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The English Lake District, English Lakes, or sometimes simply ‘the Lakes’ are in Cumbria in North-West England. It is an ancient mountain area, eroded by glaciation which left behind the lakes when the ice retreated. The Lake District National Park includes all of the land in England higher than 3000 feet (910 metres). The highest point is Scafell Pike, the highest mountain in England at 3208 feet (978 metres).
The National Park was established in 1951 and covers an area of 885 square miles (2292 sq kilometres). It is the largest and most visited national park in England and the second largest in Britain, after the Cairngorms. It also contains the deepest and longest bodies of water in England, Wastwater (258 feet or 79 metres deep) and Windermere (11 miles/18 kilometres long).
The Lake District can be beautiful, even pretty, but also bleak. This is serious walking and climbing country and real care has to be taken in places. The popular walks can be quite busy during the peak tourist season but, despite that and having some relatively large towns, you can easily find solitude up on the high fells. The Lake District is also renowned for being the wettest part of England – but, then, if it were not, it would be called something else, wouldn’t it?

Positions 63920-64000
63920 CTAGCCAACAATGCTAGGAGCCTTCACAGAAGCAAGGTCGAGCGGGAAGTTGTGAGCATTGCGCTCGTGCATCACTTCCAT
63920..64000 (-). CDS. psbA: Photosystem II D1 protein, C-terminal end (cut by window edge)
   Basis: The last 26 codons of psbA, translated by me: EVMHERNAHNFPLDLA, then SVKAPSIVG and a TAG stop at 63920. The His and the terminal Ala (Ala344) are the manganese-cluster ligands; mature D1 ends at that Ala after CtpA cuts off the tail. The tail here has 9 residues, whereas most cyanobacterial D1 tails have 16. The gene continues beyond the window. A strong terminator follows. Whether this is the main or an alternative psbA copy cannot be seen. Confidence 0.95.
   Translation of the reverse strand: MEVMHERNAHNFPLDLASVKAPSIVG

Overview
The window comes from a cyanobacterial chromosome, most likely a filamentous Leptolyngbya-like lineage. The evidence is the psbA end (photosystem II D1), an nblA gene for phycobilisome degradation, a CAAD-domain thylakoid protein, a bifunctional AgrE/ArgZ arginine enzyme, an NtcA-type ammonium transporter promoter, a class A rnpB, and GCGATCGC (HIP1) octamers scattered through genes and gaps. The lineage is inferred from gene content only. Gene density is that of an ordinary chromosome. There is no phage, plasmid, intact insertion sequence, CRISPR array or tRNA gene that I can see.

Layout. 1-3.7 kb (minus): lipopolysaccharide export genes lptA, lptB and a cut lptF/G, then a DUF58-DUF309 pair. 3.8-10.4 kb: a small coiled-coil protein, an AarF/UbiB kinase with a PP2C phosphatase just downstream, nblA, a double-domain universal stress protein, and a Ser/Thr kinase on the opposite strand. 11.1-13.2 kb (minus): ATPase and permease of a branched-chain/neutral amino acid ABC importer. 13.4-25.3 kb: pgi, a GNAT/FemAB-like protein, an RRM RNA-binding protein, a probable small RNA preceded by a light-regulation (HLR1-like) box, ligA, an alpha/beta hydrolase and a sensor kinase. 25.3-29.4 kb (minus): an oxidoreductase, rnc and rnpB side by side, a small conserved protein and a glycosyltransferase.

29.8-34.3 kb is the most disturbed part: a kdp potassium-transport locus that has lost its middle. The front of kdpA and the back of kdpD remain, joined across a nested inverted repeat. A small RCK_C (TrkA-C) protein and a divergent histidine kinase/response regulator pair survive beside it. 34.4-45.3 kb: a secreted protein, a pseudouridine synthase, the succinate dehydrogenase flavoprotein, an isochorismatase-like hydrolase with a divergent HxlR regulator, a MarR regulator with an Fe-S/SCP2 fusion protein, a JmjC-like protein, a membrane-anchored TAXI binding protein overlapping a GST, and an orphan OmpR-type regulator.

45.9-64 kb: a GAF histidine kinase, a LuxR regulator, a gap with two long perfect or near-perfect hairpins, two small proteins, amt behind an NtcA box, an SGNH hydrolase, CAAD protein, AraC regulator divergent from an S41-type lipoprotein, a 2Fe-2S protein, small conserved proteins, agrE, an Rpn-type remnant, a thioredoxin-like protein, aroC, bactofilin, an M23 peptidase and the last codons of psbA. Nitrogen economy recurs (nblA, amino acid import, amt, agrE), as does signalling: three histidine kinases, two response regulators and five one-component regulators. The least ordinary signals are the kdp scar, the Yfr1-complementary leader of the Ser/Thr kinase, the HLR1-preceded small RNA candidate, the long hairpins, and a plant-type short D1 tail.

Principal settlements in the Lake District are Ambleside, Bowness, Coniston, Grasmere and Keswick. The town of Kendal provides a good base just outside the national park area. The National Park Authority has its offices there – unsurprisingly, because prices within the Park boundaries can be horrendous.
The Lake District is a World Heritage Site.
This is a growing listings directory – over 950 entries have been listed as of September 2022.
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